12. I'm not understanding? Are you cleating it down like in this photo? If not, it's going to pop up. I know people for years that have never cleated it down and it works fine, but then one day it doesn't. It's supposed to be cleated like in the photo. If it's cleated and popping up, you may need to adjust or replace something.
  13. Are you cleating the “down” cable?
  14. Good feedback. The image works without it that saying, I just thought it was fun and quirky.
  15. That would be cool, but FAR beyond my skills! LOL Good question! I have no idea! Yeah, it is. I'm not exactly sure what I meant when I put it together, kind of like we are out there on these little plastic boats and we have no idea what's lurking beneath us. It's the way it is.
  16. I wear crocs and sock liners. Sock liners are very thin and typically worn under regular hiking socks. I use them when skiing under my ski socks, in my waders and dry suit when I don't need extra warmth and I don't want my skin sticking inside the booties. I also use them in the heat under my crocks as sun protection. They are thin and don't absorb much water so not like wearing a regular sock. Check out FOX RIVER MILLS, INC. sock liners on Amazon.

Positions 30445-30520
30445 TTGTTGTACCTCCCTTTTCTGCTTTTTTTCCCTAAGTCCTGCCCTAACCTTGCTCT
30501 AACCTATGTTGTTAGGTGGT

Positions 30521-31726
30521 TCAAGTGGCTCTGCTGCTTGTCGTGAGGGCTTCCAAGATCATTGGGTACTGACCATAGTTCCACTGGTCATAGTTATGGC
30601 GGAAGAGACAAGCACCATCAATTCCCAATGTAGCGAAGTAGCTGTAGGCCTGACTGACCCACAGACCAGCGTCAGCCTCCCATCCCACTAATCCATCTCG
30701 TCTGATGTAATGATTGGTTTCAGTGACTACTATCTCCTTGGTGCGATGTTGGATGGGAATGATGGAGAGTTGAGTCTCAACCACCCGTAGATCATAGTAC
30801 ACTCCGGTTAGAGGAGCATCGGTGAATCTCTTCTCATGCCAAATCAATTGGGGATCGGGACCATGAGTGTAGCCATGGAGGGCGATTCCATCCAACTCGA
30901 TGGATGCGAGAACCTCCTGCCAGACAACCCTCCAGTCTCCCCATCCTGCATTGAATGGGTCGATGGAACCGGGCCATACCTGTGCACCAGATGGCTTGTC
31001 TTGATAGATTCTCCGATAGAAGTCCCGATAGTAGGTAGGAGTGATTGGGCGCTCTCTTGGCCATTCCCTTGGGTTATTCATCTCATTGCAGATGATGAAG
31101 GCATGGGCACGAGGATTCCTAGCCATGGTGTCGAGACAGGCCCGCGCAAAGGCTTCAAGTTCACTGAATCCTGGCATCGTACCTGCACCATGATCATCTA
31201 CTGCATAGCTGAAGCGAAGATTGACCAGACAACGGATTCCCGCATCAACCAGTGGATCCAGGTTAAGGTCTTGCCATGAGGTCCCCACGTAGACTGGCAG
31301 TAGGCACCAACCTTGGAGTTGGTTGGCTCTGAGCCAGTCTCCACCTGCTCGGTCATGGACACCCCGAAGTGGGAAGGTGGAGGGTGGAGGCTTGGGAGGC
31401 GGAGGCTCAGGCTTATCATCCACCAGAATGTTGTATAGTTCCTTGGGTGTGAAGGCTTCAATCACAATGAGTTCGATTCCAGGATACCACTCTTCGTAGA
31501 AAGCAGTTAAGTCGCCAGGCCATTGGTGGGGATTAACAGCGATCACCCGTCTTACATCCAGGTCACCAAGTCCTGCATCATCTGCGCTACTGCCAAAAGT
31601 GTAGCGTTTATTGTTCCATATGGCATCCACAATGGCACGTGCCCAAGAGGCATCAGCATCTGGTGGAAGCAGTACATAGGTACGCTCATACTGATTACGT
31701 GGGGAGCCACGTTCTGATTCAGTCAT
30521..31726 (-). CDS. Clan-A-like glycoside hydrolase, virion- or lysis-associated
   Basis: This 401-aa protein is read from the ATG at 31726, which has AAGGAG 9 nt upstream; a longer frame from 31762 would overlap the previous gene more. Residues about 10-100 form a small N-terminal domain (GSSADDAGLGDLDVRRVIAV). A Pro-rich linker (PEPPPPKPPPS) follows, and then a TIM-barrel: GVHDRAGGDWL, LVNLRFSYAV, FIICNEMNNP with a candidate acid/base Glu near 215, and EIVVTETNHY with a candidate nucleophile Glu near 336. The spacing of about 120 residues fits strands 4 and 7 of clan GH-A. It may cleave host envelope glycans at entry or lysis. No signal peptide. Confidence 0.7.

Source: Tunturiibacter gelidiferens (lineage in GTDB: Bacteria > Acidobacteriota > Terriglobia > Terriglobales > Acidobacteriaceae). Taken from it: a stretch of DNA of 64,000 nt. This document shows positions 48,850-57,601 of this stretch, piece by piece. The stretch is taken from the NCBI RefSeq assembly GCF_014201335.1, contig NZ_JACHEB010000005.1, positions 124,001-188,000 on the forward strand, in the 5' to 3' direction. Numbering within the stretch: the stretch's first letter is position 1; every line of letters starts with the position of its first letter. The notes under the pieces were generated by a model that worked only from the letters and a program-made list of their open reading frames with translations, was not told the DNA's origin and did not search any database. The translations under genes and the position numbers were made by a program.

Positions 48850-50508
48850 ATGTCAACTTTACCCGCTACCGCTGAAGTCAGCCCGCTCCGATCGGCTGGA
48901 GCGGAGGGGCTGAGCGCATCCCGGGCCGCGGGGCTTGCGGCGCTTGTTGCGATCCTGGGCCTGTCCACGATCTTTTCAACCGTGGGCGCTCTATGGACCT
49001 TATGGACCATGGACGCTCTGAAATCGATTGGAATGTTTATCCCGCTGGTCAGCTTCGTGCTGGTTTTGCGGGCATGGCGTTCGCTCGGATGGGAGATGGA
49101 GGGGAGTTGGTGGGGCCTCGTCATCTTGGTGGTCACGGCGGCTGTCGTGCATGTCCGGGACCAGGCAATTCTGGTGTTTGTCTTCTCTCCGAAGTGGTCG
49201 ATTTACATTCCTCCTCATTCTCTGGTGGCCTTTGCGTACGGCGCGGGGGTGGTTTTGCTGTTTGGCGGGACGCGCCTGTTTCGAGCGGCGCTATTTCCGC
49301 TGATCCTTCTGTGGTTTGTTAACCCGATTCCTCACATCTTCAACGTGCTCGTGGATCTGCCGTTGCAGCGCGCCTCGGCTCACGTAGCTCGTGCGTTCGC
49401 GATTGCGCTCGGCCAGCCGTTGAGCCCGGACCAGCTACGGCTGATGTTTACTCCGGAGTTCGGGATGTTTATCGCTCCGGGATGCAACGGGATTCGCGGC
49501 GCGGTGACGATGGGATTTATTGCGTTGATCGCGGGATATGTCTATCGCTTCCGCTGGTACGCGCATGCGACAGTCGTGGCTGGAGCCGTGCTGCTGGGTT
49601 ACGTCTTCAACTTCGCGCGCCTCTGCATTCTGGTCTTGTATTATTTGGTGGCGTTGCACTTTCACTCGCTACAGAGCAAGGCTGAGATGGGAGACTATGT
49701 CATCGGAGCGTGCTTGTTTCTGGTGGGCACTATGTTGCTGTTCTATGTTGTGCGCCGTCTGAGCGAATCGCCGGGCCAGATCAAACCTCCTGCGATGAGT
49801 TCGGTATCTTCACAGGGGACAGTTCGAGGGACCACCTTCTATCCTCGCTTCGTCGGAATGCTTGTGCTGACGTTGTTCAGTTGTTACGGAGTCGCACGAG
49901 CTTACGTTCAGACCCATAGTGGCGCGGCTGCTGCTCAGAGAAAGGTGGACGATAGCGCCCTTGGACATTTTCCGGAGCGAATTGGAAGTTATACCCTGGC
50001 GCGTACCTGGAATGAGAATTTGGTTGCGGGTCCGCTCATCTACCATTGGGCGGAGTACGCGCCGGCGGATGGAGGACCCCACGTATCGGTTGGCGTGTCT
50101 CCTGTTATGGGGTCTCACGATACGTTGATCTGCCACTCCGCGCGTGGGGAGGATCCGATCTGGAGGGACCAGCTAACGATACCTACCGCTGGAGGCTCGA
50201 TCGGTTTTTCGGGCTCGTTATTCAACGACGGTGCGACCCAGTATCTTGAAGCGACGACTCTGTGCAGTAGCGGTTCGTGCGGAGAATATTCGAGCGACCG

17. The installation will be easiest with Thule SquareBars. You can do it with their Aero bars but it's more complicated. The bars must over hang the roof line my a minimal amount, so make sure you don't get them too short.
  18. Yeti has become a total lifestyle brand. 0.005% of the people need a cooler with the performance of these rotomolded cooler that keeps ice for 5 days.
  19. Rtic makes the equivalent for less than 1/2 the money. You just won’t look as cool with it on your kayak.
  20. I don't put fish in my soft Rtic cooler. For fish, I just use a cheap soft cooler from you can get at almost any big box store. They are like $5.00 look like a tote bag. I don't really care what happens to it. When I'm done, I just hose it out (no soap) and let it dry. When it gets too beat up, I'll toss it and buy a new one. That's just to keep the fish on the kayak. I have a hard classic Marine Igloo I keep in the car with fresh is to keep the fish fresh on the drive home.
  21. I really like Rtic soft coolers. A bunch of different sizes. Waterproof and they float.
  22. It sounds like it’s working just fine. Mine is mounted just as you described in my 2013 Outback.
  23. This is a very interesting platform! Let's hear your thoughts as a saltwater fishing machine!!
  24. Agreed. My big take away from as that people are doing all the “feel good” things like banning plastic drinking straws while commercial operations go unchecked doing massive damage. People are happily eating their Filet-O-Fish and drinking a Coke with a reusable straw, thinking how much of an environmentalist they are.